I’m in Beijing, China, where I spoke yesterday at the Asian Metal “Rare Earths Summit 2010”. I sort of stumbled through my presentation, because I was absolutely distracted by the candor of the speakers from the Chinese rare earth mining, refining, and end-user industries. Considering the volume of nonsense being broadcast outside of China by stock promoters, the conference was an amazing breath of fresh air in a city not well known for its air quality (although I must say that Beijing weather and its air are first class right now).
Subscribers to The Jack Lifton Report can read the paper that I presented (if you’re not already a subscriber, joining is free and it’s as simple as filling out the short form in the upper right of this Web page). I warn you that it’s not for the complacent. You’re going to find out some facts about the Chinese metals industry, particularly about its size and growth rate, that will make you think very hard about the position that America’s foolish concentration on not producing natural resources, has put us into.
I heard fascinating talks by Dr. Zhu Baoliang, Chief Economist of the Economic Forecasting Department of the China State Information Center, and Professor Zhao Yumin, Director of the Chinese Academy of International Trade and Economic Cooperation. Both of these speakers emphasized that China welcomes non-Chinese production of the rare earths into the world market, because China’s domestic economic growth rate means that China needs more and more of its own domestic resources of all metals for its own use. Therefore, since China does not want to impede the growth of the world economy of which it considers itself a part, it must hope, both speakers said, that its best customer and biggest competitor, Japan, will be able to find resources of metals such as the rare earths from somewhere other than China.
After my talk Dr. Zhao asked me my opinion. I told him that I believe that China wants Australian, and/or American, and Canadian and/or South African rare earth mines to come into production so that, not only can China dedicate more of its own resources to its domestic economy, but also that China has the option to buy rare earth materials from non-Chinese suppliers, should the time come when Chinese demand outstrips Chinese domestic supply.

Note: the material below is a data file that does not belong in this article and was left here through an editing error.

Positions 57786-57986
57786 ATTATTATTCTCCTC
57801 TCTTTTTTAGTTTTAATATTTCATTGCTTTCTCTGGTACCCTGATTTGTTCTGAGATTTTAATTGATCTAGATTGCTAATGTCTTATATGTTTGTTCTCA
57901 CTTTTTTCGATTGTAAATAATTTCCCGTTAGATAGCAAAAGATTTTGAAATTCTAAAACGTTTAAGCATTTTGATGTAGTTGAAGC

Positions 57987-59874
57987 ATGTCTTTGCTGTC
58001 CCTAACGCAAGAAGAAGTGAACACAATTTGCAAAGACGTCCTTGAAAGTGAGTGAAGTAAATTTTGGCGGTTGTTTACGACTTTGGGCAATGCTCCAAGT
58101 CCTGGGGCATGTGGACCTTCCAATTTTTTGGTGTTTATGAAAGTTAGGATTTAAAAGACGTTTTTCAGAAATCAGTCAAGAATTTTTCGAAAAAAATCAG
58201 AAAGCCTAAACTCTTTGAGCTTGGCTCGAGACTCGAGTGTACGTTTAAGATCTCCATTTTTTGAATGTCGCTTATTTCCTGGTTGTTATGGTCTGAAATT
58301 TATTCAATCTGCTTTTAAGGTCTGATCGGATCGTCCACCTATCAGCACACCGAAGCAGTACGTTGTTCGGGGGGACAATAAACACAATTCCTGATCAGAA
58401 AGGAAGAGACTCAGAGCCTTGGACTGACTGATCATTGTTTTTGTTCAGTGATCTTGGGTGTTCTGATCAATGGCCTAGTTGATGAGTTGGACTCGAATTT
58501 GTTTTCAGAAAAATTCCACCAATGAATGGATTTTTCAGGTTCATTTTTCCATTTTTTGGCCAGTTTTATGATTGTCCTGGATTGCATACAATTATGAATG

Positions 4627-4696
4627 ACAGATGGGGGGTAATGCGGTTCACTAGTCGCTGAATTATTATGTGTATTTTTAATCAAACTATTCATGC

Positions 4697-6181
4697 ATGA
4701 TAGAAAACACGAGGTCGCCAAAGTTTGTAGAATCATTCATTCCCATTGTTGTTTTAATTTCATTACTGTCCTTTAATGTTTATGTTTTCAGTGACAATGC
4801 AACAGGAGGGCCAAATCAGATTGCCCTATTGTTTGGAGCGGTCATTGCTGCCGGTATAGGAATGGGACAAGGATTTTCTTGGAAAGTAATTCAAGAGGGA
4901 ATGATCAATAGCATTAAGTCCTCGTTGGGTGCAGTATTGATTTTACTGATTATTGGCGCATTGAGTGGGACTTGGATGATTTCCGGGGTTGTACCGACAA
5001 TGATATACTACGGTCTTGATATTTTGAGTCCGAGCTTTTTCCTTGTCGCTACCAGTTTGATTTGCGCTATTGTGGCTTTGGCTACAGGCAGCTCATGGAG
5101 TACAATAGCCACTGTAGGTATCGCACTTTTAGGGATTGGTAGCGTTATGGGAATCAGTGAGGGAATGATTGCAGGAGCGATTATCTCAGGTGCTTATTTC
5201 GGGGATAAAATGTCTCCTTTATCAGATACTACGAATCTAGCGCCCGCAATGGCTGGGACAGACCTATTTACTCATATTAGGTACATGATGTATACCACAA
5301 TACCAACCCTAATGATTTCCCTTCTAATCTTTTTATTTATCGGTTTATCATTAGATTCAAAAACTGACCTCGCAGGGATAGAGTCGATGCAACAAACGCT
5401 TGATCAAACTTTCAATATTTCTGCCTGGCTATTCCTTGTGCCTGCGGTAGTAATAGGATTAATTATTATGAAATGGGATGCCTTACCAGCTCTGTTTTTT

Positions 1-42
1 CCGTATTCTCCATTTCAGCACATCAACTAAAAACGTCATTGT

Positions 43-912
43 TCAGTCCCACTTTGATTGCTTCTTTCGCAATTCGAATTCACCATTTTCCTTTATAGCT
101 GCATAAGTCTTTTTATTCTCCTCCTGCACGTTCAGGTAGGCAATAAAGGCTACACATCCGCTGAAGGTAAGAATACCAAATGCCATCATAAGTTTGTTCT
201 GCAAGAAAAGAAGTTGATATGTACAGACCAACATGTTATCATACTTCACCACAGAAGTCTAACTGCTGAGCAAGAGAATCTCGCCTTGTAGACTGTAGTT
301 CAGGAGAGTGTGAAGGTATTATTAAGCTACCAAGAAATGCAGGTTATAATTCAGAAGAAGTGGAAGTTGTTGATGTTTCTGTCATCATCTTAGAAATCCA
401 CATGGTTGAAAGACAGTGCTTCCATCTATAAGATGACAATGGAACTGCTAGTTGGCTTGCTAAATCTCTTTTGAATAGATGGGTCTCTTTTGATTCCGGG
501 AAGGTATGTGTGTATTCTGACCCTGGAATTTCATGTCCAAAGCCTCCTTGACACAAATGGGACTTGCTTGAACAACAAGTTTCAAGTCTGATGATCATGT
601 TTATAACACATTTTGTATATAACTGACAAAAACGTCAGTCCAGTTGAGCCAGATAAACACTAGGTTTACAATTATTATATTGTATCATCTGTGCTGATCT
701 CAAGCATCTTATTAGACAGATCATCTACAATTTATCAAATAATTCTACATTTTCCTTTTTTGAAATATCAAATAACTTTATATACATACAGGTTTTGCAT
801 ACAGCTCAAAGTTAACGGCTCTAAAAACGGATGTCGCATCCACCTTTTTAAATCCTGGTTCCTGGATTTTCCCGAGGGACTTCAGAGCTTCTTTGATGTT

A key issue for the Chinese economy and the Chinese mining industry is a preoccupation with preventing commodity price inflation and preventing the Chinese currency from appreciating so fast, that Chinese exports become non-competitive. These pre-occupations are keeping the prices of all commodities produced in China from rising. In the opinion of the Chinese speakers, the low prices of the rare earth metals are a result of economic forces far beyond the industry’s ability to control.
An old China “hand” (as we used to call men like him) who was at the conference, told me that the Northern rare earth mines operate at best with a 20% gross margin and the Southern ones, the so-called ionic clays from which the higher atomic numbered rare earths, europium, dysprosium, and terbium are produced, can run so that they have a 30% gross margin. These margins are too low for the amount of environmental remediation necessary to meet WTO and new stringent Chinese domestic standards for safety and health. At the same time that the Chinese rare earth industry is facing environmental challenges, it must also restructure to improve efficiency and to eliminate so-called artisanal mining entirely.
The end result is that China’s mining industry as a whole and rare earth mining industry in particular, will be producing less material in the near term than was originally planned. Chinese high tech manufacturing industry, especially the alternate energy and other green industries, are swamped with business, and they don’t care about the problems of the mining industry – just as would happen anywhere in the world.
This in my opinion is a fantastic opportunity for those rare earth ventures outside of China that can be brought into production as soon as possible. There will be a sorting out later in the decade, when the Chinese light rare earth mining industry has remediated its environmental and productivity issues, but until then there will be strong markets in both Japan and China for rare earths.
I will report on my views of the future of the rare earth industry both inside and outside of China next week, when I return from China to attend the APS workshop on critical materials at MIT. I will have another chance there to speak with Dr. Karl Gschneidner, the dean of rare earth scientists, and Dr. Anthony Mariano, the world’s best known rare earth geologist. I want to get for you their opinions on what I heard in China.
Stay tuned and hold on to your money until we know a little more.